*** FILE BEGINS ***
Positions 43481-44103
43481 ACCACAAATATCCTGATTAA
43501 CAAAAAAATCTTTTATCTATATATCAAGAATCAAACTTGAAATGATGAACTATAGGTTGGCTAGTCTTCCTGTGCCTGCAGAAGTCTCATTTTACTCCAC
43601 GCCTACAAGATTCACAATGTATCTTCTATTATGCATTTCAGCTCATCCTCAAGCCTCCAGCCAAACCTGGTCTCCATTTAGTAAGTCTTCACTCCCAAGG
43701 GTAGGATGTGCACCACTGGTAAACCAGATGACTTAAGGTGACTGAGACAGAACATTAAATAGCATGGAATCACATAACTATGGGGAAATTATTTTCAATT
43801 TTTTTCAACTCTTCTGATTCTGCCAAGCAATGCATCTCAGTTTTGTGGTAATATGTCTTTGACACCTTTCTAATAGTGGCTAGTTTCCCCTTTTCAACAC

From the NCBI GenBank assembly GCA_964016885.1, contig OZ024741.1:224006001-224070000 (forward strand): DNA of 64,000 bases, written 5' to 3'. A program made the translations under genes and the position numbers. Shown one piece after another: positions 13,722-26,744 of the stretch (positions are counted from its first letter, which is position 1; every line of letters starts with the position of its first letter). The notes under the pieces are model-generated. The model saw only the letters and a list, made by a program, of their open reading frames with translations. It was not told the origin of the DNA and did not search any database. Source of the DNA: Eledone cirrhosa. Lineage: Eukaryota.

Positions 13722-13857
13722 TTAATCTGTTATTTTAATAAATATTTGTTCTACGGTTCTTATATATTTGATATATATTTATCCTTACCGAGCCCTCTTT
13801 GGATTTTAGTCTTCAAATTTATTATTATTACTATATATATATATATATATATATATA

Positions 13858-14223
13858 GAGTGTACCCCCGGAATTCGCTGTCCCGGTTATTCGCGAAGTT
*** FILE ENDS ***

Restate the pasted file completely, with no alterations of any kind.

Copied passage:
Positions 43481-44103
43481 ACCACAAATATCCTGATTAA
43501 CAAAAAAATCTTTTATCTATATATCAAGAATCAAACTTGAAATGATGAACTATAGGTTGGCTAGTCTTCCTGTGCCTGCAGAAGTCTCATTTTACTCCAC
43601 GCCTACAAGATTCACAATGTATCTTCTATTATGCATTTCAGCTCATCCTCAAGCCTCCAGCCAAACCTGGTCTCCATTTAGTAAGTCTTCACTCCCAAGG
43701 GTAGGATGTGCACCACTGGTAAACCAGATGACTTAAGGTGACTGAGACAGAACATTAAATAGCATGGAATCACATAACTATGGGGAAATTATTTTCAATT
43801 TTTTTCAACTCTTCTGATTCTGCCAAGCAATGCATCTCAGTTTTGTGGTAATATGTCTTTGACACCTTTCTAATAGTGGCTAGTTTCCCCTTTTCAACAC

From the NCBI GenBank assembly GCA_964016885.1, contig OZ024741.1:224006001-224070000 (forward strand): DNA of 64,000 bases, written 5' to 3'. A program made the translations under genes and the position numbers. Shown one piece after another: positions 13,722-26,744 of the stretch (positions are counted from its first letter, which is position 1; every line of letters starts with the position of its first letter). The notes under the pieces are model-generated. The model saw only the letters and a list, made by a program, of their open reading frames with translations. It was not told the origin of the DNA and did not search any database. Source of the DNA: Eledone cirrhosa. Lineage: Eukaryota.

Positions 13722-13857
13722 TTAATCTGTTATTTTAATAAATATTTGTTCTACGGTTCTTATATATTTGATATATATTTATCCTTACCGAGCCCTCTTT
13801 GGATTTTAGTCTTCAAATTTATTATTATTACTATATATATATATATATATATATATA

Positions 13858-14223
13858 GAGTGTACCCCCGGAATTCGCTGTCCCGGTTATTCGCGAAGTT